Another good resource for potential students: The people doing the job they’re hoping to get after graduation, said Matthew Reed, the vice president for learning at Brookdale Community College in Lincroft, N.J. He suggests students talk with people a few steps ahead in their career journey and ask them what credential they got and where they earned it. It’s not a question to ask schools.
“No college will say, ‘We’re not very good at X,’” he said. “So skip that entirely.”
Adult students need to be discerning when choosing a school. For-profit colleges often do a great job of catering to students with complicated schedules — and make a point of highlighting that flexibility in their marketing materials — but their outcomes are often poor and come at a high cost.
“Generally speaking when in doubt go public, either community college or a local state university,” Reed said. “Most of the time you’re going to get a better deal.”
Prepare before you go
If you’ve been to college before, Reed suggests pulling together your transcripts and bringing them to any meetings with representatives with the colleges you’re considering. That way, you can get as much credit as possible for work you’ve already done.
Reed also advises students to ask about prior learning assessments, which essentially allow a college to evaluate whether they can give you credit for skills you can prove you learned on the job. “Someone who as worked as an office manager may not need to take the intro to business class,” he said.
Adults who haven’t been in school for several years may also need to brush up on their academic and other skills.
Before Tanganyika Washington returned to Wayne State at age 39 to pursue a teaching degree focused on middle and high school math, she went to online education sites like Khan Academy to brush up on her calculus and trigonometry skills.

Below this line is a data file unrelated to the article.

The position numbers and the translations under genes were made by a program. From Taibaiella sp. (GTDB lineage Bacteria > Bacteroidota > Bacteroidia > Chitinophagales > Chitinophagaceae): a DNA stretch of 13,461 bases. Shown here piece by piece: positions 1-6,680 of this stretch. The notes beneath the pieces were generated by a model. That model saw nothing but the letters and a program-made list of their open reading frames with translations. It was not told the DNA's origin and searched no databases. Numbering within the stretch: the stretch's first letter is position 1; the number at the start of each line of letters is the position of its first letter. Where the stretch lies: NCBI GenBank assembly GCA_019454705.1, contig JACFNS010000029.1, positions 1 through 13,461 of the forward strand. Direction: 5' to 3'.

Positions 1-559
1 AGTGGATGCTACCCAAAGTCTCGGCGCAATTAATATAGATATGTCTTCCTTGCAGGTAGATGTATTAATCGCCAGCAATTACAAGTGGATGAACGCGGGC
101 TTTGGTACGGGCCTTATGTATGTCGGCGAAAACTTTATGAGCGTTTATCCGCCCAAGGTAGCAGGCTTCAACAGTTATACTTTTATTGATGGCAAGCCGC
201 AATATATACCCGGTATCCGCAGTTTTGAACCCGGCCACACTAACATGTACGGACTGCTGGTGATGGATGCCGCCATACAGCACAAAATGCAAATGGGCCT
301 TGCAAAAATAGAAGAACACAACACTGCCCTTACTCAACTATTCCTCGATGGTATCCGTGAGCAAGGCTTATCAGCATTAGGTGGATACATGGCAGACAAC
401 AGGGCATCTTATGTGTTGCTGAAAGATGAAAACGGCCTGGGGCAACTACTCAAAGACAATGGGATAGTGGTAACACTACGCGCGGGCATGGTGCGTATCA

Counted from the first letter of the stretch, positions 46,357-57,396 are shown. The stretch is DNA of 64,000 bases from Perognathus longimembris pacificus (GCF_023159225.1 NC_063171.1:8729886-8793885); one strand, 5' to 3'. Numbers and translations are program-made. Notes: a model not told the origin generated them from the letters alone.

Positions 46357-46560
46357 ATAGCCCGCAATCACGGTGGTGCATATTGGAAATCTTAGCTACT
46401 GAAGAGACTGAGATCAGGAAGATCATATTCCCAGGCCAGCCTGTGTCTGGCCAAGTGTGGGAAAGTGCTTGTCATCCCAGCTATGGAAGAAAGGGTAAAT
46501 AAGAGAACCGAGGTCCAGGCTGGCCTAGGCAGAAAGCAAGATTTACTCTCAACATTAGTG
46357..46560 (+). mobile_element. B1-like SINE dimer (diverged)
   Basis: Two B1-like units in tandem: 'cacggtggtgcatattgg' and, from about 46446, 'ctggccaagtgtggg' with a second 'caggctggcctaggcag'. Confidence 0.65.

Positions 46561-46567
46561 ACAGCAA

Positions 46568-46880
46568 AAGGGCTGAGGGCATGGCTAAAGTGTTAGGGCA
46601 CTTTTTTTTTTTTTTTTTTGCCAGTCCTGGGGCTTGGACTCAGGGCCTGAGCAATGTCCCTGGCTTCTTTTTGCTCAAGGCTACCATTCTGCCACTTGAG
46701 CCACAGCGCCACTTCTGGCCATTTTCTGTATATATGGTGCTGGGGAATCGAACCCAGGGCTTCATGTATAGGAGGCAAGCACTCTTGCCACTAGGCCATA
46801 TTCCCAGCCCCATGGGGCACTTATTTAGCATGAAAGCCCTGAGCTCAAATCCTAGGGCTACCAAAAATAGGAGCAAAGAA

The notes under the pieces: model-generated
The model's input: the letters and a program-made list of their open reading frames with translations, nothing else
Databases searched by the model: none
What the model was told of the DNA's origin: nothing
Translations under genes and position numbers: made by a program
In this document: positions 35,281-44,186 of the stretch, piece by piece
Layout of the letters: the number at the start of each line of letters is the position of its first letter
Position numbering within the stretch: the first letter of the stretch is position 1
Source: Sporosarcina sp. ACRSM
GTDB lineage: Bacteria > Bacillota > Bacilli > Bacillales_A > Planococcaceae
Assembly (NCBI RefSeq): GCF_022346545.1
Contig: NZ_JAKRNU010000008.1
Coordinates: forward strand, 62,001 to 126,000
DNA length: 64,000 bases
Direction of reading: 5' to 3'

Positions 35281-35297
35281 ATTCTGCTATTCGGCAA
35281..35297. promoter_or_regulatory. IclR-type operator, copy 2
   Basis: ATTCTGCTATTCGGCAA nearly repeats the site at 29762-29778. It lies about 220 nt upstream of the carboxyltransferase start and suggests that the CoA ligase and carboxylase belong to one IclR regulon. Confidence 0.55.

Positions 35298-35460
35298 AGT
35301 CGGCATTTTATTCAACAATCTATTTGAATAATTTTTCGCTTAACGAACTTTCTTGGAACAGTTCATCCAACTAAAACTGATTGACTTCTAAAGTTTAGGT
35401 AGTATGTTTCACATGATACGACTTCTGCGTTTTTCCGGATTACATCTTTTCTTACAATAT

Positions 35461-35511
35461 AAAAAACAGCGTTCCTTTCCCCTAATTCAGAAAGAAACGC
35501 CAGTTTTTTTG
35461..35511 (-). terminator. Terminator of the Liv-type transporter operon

“It had been more than 10 years since I had cracked open a textbook and did math on the college level,” said Washington, who studied engineering when she attended Wayne State for the first time in the late 1990s.
Adult students who aren’t tech savvy may want to brush up on their computer skills, given that so much of college these days, including turning in assignments, is conducted online. When Wayne State began bringing students back to campus as part of the Warrior Way Back program, administrators realized they needed to offer an orientation that specifically brought adult students “up to speed for skills that we expect students who are 18 to have, no problem,” said Dawn Medley, the vice president for enrollment management at the school.
Navigating the money piece
Paying for college can be challenging at any age, but for adult students who are likely entirely responsible for the cost — and may have other financial responsibilities — successfully navigating the economics of earning a degree can be particularly important.
Adult students who are working should explore whether their employer can help them pay for school, Reed said. About 90% of midsize or large employers offer some kind of tuition reimbursement. Even when that’s not available, some employers may have an arrangement with certain schools that provide discounts to their workers, Reed said.
“The best case is when the employer pays for it,” Reed said.
Students who have spent a long time away from school may be shocked at the cost of both tuition and some of the extras required for college these days.
Still, it’s likely students will also have to explore some other source of financing. To get access to government grants and loans, they should fill out the Free Application for Federal Student Aid (or FAFSA). But students should be wary of any website trying to charge students to fill out their FAFSA, Reed said. “Do not pay for the FAFSA,” he said. “If they charge you for it, they’re scamming you.”
Students returning to college may also have to work through financial challenges precipitated by leaving school. It’s not uncommon for students who leave college unexpectedly to owe a balance to their school — a sum the college may require back before they’ll allow the student to return or release their transcript to another school.